Three Killed in Grand Canyon Tourist Helicopter Crash

Three people were killed and four were injured when the helicopter they were flying in crashed in the Grand Canyon, officials said.

The group of friends was in Las Vegas to celebrate a birthday and took a helicopter sightseeing tour of the Grand Canyon on the Hualapai reservation, family and friends said.

Three people were killed in the crash of a tour helicopter in the Grand Canyon.

The agency reported that four survivors were being treated at a Nevada hospital as crews tackled hard terrain to recover the bodies of the dead.

Three other passengers and the pilot were injured.

The Federal Aviation Administration and the National Transportation Safety Board are investigating.

The circumstances surrounding the crash - on the West Rim of the Canyon - are now unknown.

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Photographer Teddy Fujimoto was at the popular U.S. tourist spot to take wedding pictures when he noticed a commotion and saw people running. He says he followed and saw the black smoke from the helicopter wreckage.

The company says it flies roughly 600,000 passengers a year on Grand Canyon and other tours.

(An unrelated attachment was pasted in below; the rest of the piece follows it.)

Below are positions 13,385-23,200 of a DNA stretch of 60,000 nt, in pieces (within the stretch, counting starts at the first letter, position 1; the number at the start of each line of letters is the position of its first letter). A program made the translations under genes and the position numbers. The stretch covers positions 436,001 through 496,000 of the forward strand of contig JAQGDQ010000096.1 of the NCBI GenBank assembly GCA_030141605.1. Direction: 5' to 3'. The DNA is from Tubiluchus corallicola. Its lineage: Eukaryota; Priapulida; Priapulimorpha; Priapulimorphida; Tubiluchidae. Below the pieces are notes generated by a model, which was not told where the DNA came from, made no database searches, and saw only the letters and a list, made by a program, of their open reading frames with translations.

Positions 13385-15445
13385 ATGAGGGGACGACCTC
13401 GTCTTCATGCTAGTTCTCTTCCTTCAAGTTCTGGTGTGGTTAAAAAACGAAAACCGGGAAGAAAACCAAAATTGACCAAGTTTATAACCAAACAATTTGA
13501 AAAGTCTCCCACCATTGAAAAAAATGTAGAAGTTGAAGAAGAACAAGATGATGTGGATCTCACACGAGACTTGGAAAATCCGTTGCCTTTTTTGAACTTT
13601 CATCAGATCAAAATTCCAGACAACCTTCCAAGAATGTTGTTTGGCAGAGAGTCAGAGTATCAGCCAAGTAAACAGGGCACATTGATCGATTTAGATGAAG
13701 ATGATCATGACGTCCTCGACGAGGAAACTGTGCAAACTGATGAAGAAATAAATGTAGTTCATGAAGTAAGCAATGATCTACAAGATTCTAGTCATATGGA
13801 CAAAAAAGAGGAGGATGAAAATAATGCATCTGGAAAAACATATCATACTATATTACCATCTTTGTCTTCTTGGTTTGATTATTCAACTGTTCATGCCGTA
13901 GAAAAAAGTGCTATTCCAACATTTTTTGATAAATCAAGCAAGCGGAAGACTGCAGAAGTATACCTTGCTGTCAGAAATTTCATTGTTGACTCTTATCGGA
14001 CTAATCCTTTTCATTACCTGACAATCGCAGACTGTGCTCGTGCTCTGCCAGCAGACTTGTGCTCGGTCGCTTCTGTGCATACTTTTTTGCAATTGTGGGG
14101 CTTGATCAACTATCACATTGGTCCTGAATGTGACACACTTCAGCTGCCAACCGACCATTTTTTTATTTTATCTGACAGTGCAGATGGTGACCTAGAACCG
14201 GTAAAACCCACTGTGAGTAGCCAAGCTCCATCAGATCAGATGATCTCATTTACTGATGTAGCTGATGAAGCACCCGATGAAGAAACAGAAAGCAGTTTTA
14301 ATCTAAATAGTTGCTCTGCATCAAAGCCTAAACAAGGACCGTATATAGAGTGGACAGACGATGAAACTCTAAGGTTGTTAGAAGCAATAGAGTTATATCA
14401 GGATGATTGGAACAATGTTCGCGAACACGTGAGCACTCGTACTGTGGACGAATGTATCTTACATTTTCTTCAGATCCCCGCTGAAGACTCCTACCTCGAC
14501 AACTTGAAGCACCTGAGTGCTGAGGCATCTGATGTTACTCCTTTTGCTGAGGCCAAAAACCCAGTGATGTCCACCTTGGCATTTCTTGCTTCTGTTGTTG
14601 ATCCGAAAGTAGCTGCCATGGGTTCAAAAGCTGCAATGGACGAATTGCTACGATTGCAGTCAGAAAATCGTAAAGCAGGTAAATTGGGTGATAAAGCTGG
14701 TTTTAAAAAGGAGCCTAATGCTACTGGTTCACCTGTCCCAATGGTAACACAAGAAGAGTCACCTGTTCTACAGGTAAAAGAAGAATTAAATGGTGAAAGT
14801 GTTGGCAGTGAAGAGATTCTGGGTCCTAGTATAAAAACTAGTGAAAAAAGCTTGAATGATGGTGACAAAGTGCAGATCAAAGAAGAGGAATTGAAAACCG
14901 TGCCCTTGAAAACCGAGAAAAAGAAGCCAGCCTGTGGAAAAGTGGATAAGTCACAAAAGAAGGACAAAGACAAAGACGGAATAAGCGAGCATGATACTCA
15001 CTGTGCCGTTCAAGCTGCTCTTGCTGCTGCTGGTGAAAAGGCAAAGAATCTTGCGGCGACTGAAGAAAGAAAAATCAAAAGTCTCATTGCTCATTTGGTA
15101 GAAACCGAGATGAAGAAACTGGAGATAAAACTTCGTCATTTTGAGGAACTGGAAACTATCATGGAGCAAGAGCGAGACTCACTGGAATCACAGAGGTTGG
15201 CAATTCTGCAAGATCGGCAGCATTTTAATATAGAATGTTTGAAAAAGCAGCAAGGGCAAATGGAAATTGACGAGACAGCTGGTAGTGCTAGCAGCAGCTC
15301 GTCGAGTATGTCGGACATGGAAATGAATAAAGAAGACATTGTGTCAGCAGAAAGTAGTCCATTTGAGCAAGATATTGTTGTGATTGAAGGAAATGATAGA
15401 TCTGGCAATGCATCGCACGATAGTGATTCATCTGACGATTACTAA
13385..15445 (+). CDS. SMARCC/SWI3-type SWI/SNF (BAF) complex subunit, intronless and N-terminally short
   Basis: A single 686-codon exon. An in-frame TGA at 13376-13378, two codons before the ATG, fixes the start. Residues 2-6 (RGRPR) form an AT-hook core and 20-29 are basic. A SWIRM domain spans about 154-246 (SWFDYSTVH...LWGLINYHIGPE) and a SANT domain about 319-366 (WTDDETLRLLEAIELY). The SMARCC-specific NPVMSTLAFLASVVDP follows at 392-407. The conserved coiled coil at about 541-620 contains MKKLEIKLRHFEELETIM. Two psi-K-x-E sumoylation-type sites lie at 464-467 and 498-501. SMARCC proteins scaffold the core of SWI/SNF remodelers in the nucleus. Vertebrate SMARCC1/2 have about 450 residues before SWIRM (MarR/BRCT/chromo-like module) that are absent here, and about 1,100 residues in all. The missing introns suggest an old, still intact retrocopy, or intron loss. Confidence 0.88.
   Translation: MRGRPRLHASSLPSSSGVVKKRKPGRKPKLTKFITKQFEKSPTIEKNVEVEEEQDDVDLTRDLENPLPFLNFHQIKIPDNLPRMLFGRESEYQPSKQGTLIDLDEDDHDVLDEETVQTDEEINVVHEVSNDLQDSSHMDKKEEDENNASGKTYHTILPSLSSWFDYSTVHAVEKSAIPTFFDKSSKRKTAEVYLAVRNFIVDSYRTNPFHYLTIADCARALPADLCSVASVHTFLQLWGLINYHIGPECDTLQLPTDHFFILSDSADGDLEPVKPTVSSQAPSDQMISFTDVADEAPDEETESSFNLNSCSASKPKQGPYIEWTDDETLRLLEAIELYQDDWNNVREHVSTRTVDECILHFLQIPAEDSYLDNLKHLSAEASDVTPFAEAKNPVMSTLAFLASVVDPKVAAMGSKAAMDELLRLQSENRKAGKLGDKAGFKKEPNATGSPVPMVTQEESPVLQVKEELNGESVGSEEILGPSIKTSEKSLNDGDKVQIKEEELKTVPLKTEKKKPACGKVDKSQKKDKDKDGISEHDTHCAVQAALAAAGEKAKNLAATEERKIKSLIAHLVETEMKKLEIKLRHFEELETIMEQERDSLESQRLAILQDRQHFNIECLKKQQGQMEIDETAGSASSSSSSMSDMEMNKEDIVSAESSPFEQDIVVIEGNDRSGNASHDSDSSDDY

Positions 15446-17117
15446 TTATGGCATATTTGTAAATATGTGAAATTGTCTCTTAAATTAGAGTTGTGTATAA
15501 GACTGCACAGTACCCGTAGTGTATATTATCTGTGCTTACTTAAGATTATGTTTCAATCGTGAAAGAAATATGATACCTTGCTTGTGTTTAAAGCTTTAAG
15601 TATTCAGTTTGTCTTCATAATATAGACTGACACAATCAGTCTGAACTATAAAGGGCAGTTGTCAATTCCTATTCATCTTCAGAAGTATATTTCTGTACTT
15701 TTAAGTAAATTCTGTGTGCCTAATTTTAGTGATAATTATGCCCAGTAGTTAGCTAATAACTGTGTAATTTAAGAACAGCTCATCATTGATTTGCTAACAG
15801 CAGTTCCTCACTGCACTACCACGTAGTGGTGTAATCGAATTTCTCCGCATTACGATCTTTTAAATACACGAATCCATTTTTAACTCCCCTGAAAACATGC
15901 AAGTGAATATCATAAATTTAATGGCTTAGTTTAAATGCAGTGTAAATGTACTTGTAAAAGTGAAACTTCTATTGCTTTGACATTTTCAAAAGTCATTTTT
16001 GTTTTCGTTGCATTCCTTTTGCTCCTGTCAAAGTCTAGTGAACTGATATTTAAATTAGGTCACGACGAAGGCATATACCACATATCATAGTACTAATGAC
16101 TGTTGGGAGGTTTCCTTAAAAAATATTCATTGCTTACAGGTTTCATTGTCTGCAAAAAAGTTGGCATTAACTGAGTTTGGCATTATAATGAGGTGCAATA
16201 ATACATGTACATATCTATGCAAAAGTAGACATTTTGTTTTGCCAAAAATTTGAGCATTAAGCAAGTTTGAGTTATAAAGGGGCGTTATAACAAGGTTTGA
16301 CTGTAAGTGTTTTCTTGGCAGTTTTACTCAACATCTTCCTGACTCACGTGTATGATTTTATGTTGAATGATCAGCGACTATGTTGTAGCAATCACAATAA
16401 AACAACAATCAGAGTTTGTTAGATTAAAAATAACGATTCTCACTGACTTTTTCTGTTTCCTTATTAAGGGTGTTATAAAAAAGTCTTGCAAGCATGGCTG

In a statement, Bradley expressed his condolences to the family and friends of the crash victims.

Winds in the area picked up in the Saturday afternoon with gusts up to 45 miles per hour, but the cause of the crash is not immediately known.

Papillon Grand Cayon Helicopters has held the title of the world's oldest and largest sightseeing company since 1965, according to its website.

Papillon said it is cooperating with the investigation and abides by flight safety rules that exceed those required by the FAA.

The helicopter, an Eurocopter EC130 from Airbus, "crashed under unknown circumstances in the Grand Canyon" and suffered substantial damage, Allen Kenitzer, a spokesman for the Federal Aviation Administration, said in an email, according to Reuters. He said one of them "was pretty much burned all over". The pilot and five passengers - who were all from NY - died.

  • Ronnie Bowen